We first compared the proportions of CD4+ Th17 cells in non-immunized spleen cells from DIO and regular diet (RD) mice (Fig. 1A, Supporting Information Fig. 1A). There were approximately 3× more IL-17 secreting CD4+ systemic T cells in DIO mice compared with age-matched, naive mice on RD. This expansion was Th17 sublineage selective, for example, DIO neither affects systemic pool sizes of CD4+, IFN-γ+(Th1), nor Foxp3+regulatory T cells (Treg) (Fig. 1B, Supporting Information Fig. 1B and C), and GATA3+ Th2 cell pools were not affected by obesity (Supporting Information Fig. 2A). The enlarged Th17 pools in DIO mice were functional, with enhanced IL-17 production after in vitro stimulation with anti-CD3 plus anti-CD28, while IFN-γ (Fig. 1C) and Th2 cytokine secretion (Supporting Information Fig. 2B) were similar in cultures of DIO and RD splenocytes.

Figure 1.

Obesity is associated with increased IL-17 bias. (A) Percentage of CD4+IL-17+ (upper panel) from total spleen cells of 16 wk-old B6 mice fed a regular fat diet (white bars) or high fat diet (black bars) for 10 wk (n=9/group). Representative FACS plots from the above data are shown in the lower panel. (B) Percentage of CD4+IFN-γ+ (upper panel) or CD4+Foxp3+ (lower panel) from total spleen cells of 16 wk-old B6 mice fed a regular fat diet (white bars) or high fat diet (black bars) for 10 wk (n=6/group). (C) Purified splenic CD4+ T cells from obese or lean, 16 wk-old B6 mice were stimulated with αCD3+αCD28 for 72 h. Proliferation (left panel), IL-17 secretion (middle panel) and IFN-γ production (right panel) (n=4/group). (D) 16 wk-old WT and IL-6−/− B6 mice fed RD or high fat diet (DIO) were immunized with 100 μg of MOG35-55 s.c. and the percentage of CD4+IL-17+ (top panel) or CD4+IFN-γ+ (bottom panel) T cells in draining lymph nodes was determined 6 days after immunization (n=5/group). FACS plots show representative data from three to four independent experiments, with data pooled in the corresponding bar graphs; **p<0.01.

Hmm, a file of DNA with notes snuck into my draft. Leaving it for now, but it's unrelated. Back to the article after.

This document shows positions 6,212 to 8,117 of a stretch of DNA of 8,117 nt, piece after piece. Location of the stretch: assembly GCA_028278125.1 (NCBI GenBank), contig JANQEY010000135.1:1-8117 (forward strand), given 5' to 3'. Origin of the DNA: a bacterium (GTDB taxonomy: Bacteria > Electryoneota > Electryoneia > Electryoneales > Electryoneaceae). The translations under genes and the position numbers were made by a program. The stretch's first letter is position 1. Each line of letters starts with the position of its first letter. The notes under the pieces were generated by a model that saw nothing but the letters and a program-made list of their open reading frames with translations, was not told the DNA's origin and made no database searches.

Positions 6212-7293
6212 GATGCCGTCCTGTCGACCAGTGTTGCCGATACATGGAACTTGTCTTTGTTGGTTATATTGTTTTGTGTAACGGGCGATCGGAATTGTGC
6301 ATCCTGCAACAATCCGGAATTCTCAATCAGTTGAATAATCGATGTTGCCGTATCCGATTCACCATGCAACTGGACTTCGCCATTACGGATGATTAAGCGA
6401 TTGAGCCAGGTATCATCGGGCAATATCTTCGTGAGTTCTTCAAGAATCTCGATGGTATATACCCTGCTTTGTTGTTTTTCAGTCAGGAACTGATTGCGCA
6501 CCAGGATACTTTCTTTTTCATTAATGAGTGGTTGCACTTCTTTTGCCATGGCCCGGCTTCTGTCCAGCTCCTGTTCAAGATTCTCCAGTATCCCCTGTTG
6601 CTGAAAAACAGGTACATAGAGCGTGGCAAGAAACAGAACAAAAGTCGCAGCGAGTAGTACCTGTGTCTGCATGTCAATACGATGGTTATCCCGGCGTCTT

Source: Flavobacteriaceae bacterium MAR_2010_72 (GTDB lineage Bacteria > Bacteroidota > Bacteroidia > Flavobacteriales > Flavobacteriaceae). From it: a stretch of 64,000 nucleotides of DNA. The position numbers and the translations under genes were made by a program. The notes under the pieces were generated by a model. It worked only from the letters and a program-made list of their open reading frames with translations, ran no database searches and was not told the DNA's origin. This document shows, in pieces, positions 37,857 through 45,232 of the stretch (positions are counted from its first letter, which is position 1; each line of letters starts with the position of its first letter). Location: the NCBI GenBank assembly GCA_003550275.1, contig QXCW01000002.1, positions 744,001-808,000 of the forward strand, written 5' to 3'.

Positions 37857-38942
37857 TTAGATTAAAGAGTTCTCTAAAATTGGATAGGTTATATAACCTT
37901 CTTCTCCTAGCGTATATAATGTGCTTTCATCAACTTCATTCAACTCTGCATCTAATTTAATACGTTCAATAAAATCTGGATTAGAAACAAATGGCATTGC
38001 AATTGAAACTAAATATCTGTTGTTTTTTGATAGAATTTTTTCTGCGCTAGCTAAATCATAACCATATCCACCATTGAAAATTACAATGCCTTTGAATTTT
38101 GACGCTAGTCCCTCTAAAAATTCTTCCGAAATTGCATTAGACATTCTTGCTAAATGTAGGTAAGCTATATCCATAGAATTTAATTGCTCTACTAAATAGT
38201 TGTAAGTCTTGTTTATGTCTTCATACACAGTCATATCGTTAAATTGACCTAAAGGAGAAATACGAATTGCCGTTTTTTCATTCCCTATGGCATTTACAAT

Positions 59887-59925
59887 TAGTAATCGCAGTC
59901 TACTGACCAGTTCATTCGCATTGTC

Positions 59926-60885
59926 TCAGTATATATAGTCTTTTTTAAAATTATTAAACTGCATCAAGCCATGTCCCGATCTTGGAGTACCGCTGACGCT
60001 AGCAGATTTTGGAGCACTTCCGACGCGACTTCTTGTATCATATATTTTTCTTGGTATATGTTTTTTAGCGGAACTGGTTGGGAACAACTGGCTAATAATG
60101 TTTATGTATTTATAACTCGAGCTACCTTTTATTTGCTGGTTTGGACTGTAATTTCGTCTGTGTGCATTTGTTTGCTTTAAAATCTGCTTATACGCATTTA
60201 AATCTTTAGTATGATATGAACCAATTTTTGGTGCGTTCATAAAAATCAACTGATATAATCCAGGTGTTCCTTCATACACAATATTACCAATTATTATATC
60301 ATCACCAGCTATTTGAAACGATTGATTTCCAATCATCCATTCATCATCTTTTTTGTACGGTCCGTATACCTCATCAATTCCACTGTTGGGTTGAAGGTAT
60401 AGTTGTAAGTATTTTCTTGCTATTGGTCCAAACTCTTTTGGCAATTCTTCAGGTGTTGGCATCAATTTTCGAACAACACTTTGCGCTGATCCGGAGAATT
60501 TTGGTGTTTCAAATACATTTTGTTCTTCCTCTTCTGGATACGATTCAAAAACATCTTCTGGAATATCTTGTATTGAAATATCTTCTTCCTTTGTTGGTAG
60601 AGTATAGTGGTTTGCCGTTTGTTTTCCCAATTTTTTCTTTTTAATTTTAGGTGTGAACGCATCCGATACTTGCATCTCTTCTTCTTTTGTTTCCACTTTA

DIO thus generates an immunological phenotype with selective expansion of the Th17 sublineage. As is well established 9, 10, frequencies of Th17 cells were small and we therefore determined whether this Th17 sublineage bias is maintained during active T-cell priming and expansion. We measured Th17 and Th1 cell populations in draining lymph nodes following immunization of DIO and RD mice with a well-characterized H-2b-binding peptide, myelin oligodendrocyte glycoprotein 35–55 (MOG35-55) 11. Six days after immunization, lymphocytes from draining lymph nodes of DIO donors generated a dramatically increased pool size of CD4+ IL-17+ cells, compared with lymph node cells from RD mice (Fig. 1D). In contrast, the CD4+ IFN-γ+ T cell compartment was unaffected by DIO.

Th17 development can proceed through both IL-6-dependent and IL-6-independent pathways, the latter driven by IL-21 and TGF-β 12, 13. We placed IL-6null mice on high fat diet and immunized with MOG35-55 as above (Fig. 1D). Although DIO IL-6null mice gained weight at similar rates as DIO WT mice (Supporting Information Fig. 3), DIO IL-6null mice did not at all develop the Th17 bias of DIO WT mice. These results indicate that obesity-induced Th17 bias utilizes the IL-6-dependent pathway of Th17 development.

DIO predisposes mice to severe, chronic trinitrobenzene sulfonic acid colitis

We analyzed the clinical impact of DIO in two Th17-dependent disease models, trinitrobenzene sulfonic acid (TNBS) colitis and EAE 10. Depending on the mouse facility (e.g. gut flora), C57BL/6 (B6) mice are fairly resistant 14 to TNBS colitis and many animals recover within a week after disease induction. In contrast, DIO rendered B6 mice highly susceptible to TNBS colitis (Fig. 2). TNBS treated, DIO but not RD mice, demonstrated progressive weight loss throughout the observation period (Fig. 2A, B). DIO significantly accelerated the early disease stage, with 50% lethality in the first week (Fig. 2C, p<0.03, Life table), although lethality in RD and DIO mice was ultimately similar. Weight loss continued only in surviving DIO animals, due to more severe colitis, both macroscopically (Fig. 2D) and histologically (Fig. 2E, F) 10 days after disease induction. DIO colons showed obvious thickening, fibrosis and shortening compared with RD mice, with enhanced ulceration, loss of mucosal surface and extensive transmural colon inflammation (Fig. 2D, F). Consistent with increased DIO disease severity, isolated T cells from spleen, draining mesenteric lymph nodes and lamina propria (LP) of TNBS colitis DIO mice all produced significantly more IL-17 than the corresponding T cells of RD mice (Fig. 2G).